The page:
While a sense of URGENCY was important to the RELIEF phase, most NGOs and the local government are urging patience while rehabilitation plans are worked out in the coming days and weeks. For those of us from the outside, our appeal is to WAIT, but NOT FORGET (there are a few areas in which we can help immediately, see below).

    Most of the NGOs are beginning to seriously look at plans for long term rehabilitation of the affected people. While there is recognition that only the government and international agencies can come up with the level of funds required for long term rehabilitation, they are at the same time very very skeptical that such aid will reach the needy in a timely or appropriate manner. They point to the experience of Latur and other disasters overseas where it took years before providing permanent houses to the affected. Nonetheless, they are continuing to work closely with the government, while working out their own plans for the rehabilitation phase. Here are some highlights from our conversations:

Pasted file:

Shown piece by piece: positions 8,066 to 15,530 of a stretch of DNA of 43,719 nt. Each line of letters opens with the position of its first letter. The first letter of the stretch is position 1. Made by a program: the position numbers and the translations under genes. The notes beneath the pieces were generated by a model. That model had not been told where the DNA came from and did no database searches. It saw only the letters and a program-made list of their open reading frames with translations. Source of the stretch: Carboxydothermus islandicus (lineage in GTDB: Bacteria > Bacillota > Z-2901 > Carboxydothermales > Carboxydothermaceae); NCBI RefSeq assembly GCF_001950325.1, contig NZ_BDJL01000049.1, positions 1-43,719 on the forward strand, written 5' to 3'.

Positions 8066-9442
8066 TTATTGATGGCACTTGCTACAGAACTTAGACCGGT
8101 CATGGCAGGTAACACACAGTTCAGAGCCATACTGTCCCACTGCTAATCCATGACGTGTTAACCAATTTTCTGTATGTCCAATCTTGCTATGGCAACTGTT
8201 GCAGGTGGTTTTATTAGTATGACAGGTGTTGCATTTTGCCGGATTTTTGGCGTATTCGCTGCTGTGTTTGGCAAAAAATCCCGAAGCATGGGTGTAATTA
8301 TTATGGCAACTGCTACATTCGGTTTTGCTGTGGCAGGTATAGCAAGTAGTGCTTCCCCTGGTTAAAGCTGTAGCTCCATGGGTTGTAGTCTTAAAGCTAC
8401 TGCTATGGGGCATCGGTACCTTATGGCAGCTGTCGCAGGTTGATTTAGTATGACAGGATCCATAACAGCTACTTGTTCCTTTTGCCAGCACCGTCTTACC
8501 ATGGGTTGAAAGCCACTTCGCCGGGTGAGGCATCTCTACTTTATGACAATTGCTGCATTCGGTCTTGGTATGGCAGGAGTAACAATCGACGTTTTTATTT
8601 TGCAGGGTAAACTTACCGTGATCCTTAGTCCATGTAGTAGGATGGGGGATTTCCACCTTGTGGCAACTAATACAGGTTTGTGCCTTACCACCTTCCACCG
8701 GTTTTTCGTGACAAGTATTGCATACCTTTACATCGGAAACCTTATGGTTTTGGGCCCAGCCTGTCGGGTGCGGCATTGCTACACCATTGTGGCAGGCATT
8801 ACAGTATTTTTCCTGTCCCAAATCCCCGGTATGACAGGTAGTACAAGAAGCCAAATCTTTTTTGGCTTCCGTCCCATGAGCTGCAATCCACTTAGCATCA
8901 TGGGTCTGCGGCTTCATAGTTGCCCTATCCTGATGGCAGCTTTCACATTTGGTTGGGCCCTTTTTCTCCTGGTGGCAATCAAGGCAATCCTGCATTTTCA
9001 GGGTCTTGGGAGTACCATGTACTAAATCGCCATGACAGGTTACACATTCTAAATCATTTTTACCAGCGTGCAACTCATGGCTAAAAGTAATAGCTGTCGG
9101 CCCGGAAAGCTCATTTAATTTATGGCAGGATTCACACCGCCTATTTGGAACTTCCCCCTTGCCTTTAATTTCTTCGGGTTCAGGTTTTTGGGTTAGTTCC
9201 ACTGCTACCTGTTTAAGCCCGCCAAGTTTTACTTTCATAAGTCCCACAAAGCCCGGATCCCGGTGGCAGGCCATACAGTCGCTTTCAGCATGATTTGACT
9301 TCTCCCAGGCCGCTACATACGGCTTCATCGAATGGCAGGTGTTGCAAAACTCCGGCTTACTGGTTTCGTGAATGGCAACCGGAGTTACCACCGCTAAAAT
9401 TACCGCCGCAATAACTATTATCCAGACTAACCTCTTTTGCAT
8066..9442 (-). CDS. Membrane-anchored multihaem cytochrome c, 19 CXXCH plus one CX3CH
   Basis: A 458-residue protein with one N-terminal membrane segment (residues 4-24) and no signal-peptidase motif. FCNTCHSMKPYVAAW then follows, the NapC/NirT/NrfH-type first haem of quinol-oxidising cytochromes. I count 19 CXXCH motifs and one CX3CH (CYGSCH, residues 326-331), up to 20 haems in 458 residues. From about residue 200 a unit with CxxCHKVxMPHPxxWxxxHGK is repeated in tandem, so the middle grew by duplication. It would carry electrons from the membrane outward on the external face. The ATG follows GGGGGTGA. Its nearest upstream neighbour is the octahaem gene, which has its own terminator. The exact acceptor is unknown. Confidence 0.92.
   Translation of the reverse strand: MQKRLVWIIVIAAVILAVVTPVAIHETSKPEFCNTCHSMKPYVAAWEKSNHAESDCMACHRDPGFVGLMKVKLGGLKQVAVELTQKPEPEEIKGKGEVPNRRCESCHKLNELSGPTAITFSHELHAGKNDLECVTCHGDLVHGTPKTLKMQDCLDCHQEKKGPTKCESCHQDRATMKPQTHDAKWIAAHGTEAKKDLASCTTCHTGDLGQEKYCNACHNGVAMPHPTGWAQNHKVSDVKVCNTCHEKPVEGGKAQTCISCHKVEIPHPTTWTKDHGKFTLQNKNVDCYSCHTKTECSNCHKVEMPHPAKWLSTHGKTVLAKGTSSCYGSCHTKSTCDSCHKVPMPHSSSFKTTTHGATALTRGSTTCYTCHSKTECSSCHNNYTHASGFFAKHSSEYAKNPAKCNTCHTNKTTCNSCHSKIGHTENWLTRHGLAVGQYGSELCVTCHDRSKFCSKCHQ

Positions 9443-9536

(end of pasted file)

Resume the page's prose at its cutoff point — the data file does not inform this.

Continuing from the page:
NGOs, international organizations such Save the Children, and the RSS, each for their own reason, are asking people to place on hold the rush to seek out kids for adoption! Adoptions are NOT a priority. The focus is to provide trauma counseling, and bring back a certain routine in the lives of the kids, IN THEIR OWN ENVIRONMENT. There seems to be plenty of professional guidance in the area of psychological/trauma counseling (e.g. NIMHANS, Bangalore), however, the need for more Gujarati-speaking counselors has been expressed by several NGOs. (Let us remember that our help in procuring large tents, already mentioned, can directly help the communities restart classes for kids ASAP). Also, SEWA is asking for help in procuring simple playthings such as, play dough, scribble chalk & boards, simple toys, etc. for their 2,000 kids. This can be in cash or kind, but please no barbie dolls or other high-tech dolls. Most of what they need can be procured right here in Ahmedabad.